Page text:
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Capital Support to National Bank for Financing Infrastructure and Development – Policy Update 2021 – IMPRI Impact and Policy Research Institute

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Capital Support to National Bank for Financing Infrastructure and Development – Policy Update 2021 - IMPRI Impact and Policy Research Institute

Ritheka Sundar

The National Bank for Financing Infrastructure and Development (NBFID) was established with an aim to support the development of long-term infrastructure financing in India such as the development of the bonds and derivatives markets so that infrastructure financing can be carried forward smoothly. The related bill, namely, The National Bank for Financing Infrastructure and Development Bill, 2021 was introduced in Lok Sabha on March 22, 2021. It was passed in Lok Sabha on the very next day and in Rajya Sabha on March 25, 2021. NBFID is expected to serve as the principal development financial institution (DFI) to cater to those segments of the economy which consist of high risks – beyond the limits accepted by other financial institutions.

Performance

At the 94th Annual General Body Meeting of FICCI, Chairman KV Kamath has stated that NBFID will start lending to infrastructure projects from the 1st quarter of the financial year 2022-2023. He also mentioned that the bank’s policies and framework were in place in just 30 days and currently appropriate technologies were being identified to extend its services to the infrastructure sector.

Functioning

NBFID is said to possess both financial and developmental objectives. The former covers directly or indirectly lending, investing, and attracting investments from the private sector and institutional investors to foster sustainable economic development. The second objective includes the facilitation of the development of the market for bonds and derivatives.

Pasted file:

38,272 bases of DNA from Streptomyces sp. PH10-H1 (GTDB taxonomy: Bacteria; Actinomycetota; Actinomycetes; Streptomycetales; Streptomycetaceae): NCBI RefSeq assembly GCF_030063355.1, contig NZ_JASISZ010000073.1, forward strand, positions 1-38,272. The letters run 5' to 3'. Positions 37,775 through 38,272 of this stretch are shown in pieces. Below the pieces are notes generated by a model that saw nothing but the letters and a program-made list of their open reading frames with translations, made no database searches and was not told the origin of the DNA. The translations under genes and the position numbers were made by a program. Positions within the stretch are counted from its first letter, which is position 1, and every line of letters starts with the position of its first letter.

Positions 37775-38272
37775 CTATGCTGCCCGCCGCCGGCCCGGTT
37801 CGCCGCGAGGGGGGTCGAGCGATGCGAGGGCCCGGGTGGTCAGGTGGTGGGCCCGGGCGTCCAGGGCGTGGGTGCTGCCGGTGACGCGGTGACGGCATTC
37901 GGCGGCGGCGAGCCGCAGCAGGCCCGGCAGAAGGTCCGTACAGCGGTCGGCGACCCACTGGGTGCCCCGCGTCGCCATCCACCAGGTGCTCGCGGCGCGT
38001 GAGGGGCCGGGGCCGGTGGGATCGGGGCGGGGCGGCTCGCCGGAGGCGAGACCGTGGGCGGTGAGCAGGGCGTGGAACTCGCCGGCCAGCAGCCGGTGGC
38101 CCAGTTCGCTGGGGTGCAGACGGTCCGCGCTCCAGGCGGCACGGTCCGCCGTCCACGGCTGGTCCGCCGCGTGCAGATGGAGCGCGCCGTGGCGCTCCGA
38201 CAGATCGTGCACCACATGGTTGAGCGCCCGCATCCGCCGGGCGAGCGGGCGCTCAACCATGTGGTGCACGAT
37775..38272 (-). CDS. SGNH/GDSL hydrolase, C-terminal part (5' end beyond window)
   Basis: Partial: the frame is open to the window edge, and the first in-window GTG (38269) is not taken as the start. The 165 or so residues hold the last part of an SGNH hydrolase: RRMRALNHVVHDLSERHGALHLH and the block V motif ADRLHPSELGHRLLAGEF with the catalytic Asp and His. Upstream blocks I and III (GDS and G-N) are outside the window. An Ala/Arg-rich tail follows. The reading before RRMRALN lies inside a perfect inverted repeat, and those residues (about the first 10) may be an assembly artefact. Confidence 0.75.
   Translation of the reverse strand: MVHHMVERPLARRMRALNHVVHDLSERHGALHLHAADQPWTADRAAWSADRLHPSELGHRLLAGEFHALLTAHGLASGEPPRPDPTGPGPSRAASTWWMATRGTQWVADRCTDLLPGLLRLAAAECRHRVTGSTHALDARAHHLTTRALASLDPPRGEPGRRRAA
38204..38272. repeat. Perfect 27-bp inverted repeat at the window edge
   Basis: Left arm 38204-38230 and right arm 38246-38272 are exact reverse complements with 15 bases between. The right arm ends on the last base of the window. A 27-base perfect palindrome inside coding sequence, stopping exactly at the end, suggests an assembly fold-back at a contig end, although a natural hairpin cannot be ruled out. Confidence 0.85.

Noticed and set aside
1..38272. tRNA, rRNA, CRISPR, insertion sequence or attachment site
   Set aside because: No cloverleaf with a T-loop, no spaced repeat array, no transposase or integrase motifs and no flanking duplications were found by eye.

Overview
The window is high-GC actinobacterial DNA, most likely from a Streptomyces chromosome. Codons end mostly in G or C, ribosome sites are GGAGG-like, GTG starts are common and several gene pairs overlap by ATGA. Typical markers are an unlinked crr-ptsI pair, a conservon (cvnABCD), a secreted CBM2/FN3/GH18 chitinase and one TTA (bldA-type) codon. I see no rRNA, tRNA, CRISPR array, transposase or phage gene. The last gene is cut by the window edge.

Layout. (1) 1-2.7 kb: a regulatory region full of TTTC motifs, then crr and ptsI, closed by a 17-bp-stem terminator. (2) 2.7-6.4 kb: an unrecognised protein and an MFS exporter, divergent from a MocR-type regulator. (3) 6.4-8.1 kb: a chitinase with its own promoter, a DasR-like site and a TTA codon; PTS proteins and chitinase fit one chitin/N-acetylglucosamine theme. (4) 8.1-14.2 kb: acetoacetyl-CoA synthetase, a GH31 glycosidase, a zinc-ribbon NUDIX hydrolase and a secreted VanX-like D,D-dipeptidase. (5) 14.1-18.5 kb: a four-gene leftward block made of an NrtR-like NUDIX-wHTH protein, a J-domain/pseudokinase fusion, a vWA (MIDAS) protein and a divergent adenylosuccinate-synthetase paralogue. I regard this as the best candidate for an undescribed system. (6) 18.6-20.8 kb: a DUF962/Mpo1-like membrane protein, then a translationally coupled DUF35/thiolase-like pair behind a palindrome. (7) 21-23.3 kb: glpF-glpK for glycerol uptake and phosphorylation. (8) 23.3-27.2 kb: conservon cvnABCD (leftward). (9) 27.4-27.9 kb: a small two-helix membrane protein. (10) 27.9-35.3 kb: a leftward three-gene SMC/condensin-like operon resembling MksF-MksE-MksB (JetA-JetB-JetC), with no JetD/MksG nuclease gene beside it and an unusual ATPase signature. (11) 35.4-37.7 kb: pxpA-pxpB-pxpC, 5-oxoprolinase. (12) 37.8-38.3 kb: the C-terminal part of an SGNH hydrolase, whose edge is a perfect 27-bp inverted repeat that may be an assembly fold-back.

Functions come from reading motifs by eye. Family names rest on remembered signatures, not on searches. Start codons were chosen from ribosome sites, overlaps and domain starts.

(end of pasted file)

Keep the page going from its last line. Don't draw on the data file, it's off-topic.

The Institution has to perform the following functions:
i) coordinate its operations along with the operations of other institutions that are engaged in infrastructure financing
ii) support the development of a market for bonds, loans, and derivatives for infrastructure financing
iii) organize and facilitate foreign participation in infrastructure projects
iv) actively participate in negotiations and discussions with various stakeholders for resolving disputes in infrastructure financing
v) assign securities issued to the Institution
vi) provide consultancy services in infrastructure financing

Impact

After the Central Government proposed an investment of 111 lakh crore rupees in infrastructure projects until the financial year 2025, the need for such a national bank developed. In this regard, NBFID is expected to fund about 7000 projects under the National Infrastructure Pipeline (NIP). NBFID Chairman Kamath states that 3 to 4 lakh crore loans can be extended over the next three years as the Institution begins its operations. Moreover, as the Institution is outside the purview of CAG, CVC and CBI, independent and thus, faster decision-making is expected.

Emerging Issues

There are some upcoming issues with respect to technology. The entrance of technology-based new players has led to a lag and disruption in the financial services sector. Currently, people are welcoming the digital era and only some players in the financial space are able to take that to their advantage.

Capital Support and Way Forward

NBFID will begin to disburse capital from April 2022. For this purpose, the Bank requires funds and this will be secured in the form of loans or by the sale of financial instruments such as bonds and debentures. Further, it may borrow from the central government, Reserve Bank of India, scheduled commercial banks, mutual funds, and multilateral institutions. The central government, particularly, will provide grants up to 5000 crore rupees by the end of the first financial year along with a guarantee for borrowings from multilateral institutions, sovereign wealth funds, and other foreign funds. If requested by NBFID, the government may guarantee the bonds, debentures, and loans issued by it.

As per Ghosh (2003), a reduction in the interest rate premium on bonds over the deposit rate can be important for a development financial institution such as NBFID to increase its market share. It has to be noted that macroeconomic aggregates are affected by corporate access to the bond market. Policies are required to improve the information-processing capacity of bond markets to provide a conducive environment for development.

References

SIDBI invites bids from consultants to help set up Rs 20,000 cr NaBFID. 2021. Financial Express.
Technology is causing disruptions in banking, says K V Kamath. 2021. Business Standard.
The National Bank for Financing Infrastructure and Development (NBFID) Bill, 2021. 2021. PRS India. THE NATIONAL BANK FOR FINANCING INFRASTRUCTURE AND DEVELOPMENT ACT, 2021. 2021. Ministry of Law and Justice.

About the Contributor

Ritheka Sundar is a Researcher at IMPRI. She is currently pursuing her Bachelor’s degree in Economics from Stella Maris College, University of Madras.

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